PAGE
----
North America DVD Release / Patch Version 1.006
by Frank “Dart” Giger
Normally a review starts with setup, menus and options, modes of play, and then gets to the actual playing of simulation, going through the Holy Trinity: Flight Model, Damage Model, and Artificial Intelligence. Rise of Flight is different from just about every flight sim I’ve tried though (and I’ve been around since the original Red Baron and Chuck Yeager’s Air Combat) and to capture it, one really has to go straight into the virtual skies.
I’m no expert on WWI aircraft, but I have been to Rhinebeck, New York three times to watch some painstakingly rebuilt / recreated WWI aircraft fly and engage in demonstrations and mock dogfights. I think I’ve bought every made-for-WWI-from-scratch flight simulation made for the PC as well as read a book or two on how the actual guys did it. Rise of Flight nails it. There is a feeling of rightness in the Flight Modeling that is shocking when one takes one of the planes in the air, from stalls to slips to the gentle deadstick glide that overshoots a meadow right into the trees. The forums are full of real pilots that rave about it as well, so I guess I’m not too far off of the mark.
A lot of that sensation of flight goes to the graphics and sound engine, which are both detailed enough that even on low settings give one a very credible feeling of altitude and airspeed. The ground really does rush at one in a dive, and if one flies along a river at fifty miles an hour the trees look like they’re going by at fifty miles an hour. The sound of engine and wind over canvas and through wires change right along with the pictures — I can close my eyes while flying the Nieuport 17 and tell my airspeed and RPM’s just by the mix of the two through the headset.
These crates are both fragile and unbelievably strong, depending on how one goes about damaging them. Twenty rounds that stitch across the fuselage and an upper wing don’t do a lot; one is shooting holes in a ship’s sails. Unless one got a spar, in which case it might hold until one gets back — or begin to flutter and peel the top wing off the plane in a horrible slow motion on the next turn or roll. The same twenty rounds into the engine or the cockpit and they go plummeting, sometimes with dramatic flames darting from under the top wing and sometimes in slow, wide spirals, the pilot slumped low. Or limp back to base, engine missing and the pilot sluggish at the controls as he’s wounded.
While the wounded graphic (which many have referred to as the “Eye of Sauron”) leaves something to be desired, being wounded effects the amount of input one can place on the stick and rudder; when a player is severely wounded the stick can barely be moved at all! This makes for some great near-unconscious type landings.
I did a very hard landing on a road and wound up flipping it over in a very spectacular ground loop (not an unusual maneuver for me) only to notice that I had bent one of my wheels. That’s attention to detail.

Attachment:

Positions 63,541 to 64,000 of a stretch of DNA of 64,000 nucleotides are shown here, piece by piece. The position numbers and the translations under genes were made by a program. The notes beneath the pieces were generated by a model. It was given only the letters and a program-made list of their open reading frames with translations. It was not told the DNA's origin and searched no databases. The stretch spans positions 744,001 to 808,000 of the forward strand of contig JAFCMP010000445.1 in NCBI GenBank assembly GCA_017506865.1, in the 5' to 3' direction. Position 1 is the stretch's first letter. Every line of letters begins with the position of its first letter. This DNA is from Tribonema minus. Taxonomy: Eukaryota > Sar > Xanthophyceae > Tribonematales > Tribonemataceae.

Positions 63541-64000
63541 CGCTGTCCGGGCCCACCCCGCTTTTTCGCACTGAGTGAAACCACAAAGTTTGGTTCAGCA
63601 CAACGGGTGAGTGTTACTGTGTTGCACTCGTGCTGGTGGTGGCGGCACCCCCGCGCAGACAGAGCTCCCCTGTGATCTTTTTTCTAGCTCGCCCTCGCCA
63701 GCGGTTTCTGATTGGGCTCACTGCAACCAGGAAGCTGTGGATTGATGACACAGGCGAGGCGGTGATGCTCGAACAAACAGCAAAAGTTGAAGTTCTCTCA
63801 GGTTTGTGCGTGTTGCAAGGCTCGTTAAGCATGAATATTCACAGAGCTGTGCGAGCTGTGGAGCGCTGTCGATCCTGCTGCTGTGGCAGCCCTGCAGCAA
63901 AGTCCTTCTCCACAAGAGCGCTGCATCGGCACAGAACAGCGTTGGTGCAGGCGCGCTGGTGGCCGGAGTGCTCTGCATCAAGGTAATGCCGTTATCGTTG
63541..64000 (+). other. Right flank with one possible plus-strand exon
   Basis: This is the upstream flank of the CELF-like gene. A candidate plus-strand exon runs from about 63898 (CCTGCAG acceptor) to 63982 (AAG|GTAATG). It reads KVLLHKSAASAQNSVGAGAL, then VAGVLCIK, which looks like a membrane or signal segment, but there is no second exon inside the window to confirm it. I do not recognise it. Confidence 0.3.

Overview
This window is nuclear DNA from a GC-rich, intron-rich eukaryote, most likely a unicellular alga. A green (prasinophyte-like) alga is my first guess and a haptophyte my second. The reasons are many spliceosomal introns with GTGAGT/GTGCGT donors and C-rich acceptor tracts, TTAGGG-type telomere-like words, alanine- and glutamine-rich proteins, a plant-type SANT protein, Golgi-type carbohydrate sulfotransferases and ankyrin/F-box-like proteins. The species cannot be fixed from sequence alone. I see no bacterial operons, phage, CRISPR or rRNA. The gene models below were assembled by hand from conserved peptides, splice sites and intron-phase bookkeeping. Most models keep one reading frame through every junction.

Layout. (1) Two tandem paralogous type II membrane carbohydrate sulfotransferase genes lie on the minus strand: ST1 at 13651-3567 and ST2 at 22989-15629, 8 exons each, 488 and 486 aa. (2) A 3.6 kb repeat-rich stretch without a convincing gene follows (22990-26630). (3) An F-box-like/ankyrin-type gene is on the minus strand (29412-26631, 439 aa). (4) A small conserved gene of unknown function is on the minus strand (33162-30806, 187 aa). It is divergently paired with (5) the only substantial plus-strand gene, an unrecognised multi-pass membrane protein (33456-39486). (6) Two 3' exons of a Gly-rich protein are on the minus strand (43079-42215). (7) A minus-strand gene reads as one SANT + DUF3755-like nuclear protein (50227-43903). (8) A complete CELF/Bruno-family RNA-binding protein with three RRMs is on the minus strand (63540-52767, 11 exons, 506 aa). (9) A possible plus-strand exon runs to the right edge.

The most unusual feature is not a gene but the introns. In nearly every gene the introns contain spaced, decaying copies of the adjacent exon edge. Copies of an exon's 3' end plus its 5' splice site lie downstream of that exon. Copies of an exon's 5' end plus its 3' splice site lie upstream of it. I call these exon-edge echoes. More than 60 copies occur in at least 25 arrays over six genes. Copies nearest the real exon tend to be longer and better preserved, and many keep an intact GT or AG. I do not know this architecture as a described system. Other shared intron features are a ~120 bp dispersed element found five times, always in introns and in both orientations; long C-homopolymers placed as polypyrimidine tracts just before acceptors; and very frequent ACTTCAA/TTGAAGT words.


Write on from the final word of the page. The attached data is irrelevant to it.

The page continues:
This is an era where pilots sat next to great bins of machine gun rounds and hand selected each round for their belts in an effort to reduce the chance of jamming the guns, something that only improved their odds slightly. The same is true in Rise of Flight, where jammed guns are a fact of life. Firing in short bursts and clearing the guns often is the name of the game! Ammo counts are low, effective ranges are very near to the nose, and so getting closer is the only way to ensure a hit.
The Artificial Intelligence is held to the same FM / DM constraints as the player, with their accuracy waxing and waning with updates (at release they weren’t any better than myself; at first update they went to the School of famed aerial marksman René Fonck; in the latest update they’ve split the middle and are good, but not great). Like all AI, they fly with perfectly tuned engines and coordinated turns, but they make mistakes, too. I’ve been saved by more than one AI over diving his airframe or engine and having something break. They get into stalls and spins if they press the envelope too far. Tail gunners don’t fire when their planes are banking hard or aggressively diving. They seem to see through the clouds. If their plane is faster than yours, they will extend and set up slashing attacks if they have the advantage. If you have the advantage, they will try desperately to keep the nose pointed at you and try to egress at the same time. They will flinch away from a head on attack. While flying in multiplayer with a squad mate we could not tell when our opponents were human or AI; this is the mark of a great AI.
Flying and fighting in Rise of Flight is some of the most frustrating, exhilarating stuff one can ever do on a computer, which is why for all its faults can become addictive. Addictive in the “good in bed / can’t stand to talk to otherwise” sort of way that person you dated back in your mid-twenties was. Except it won’t dent your car, you get to keep your favorite jacket, and it goes away until you decide you want more…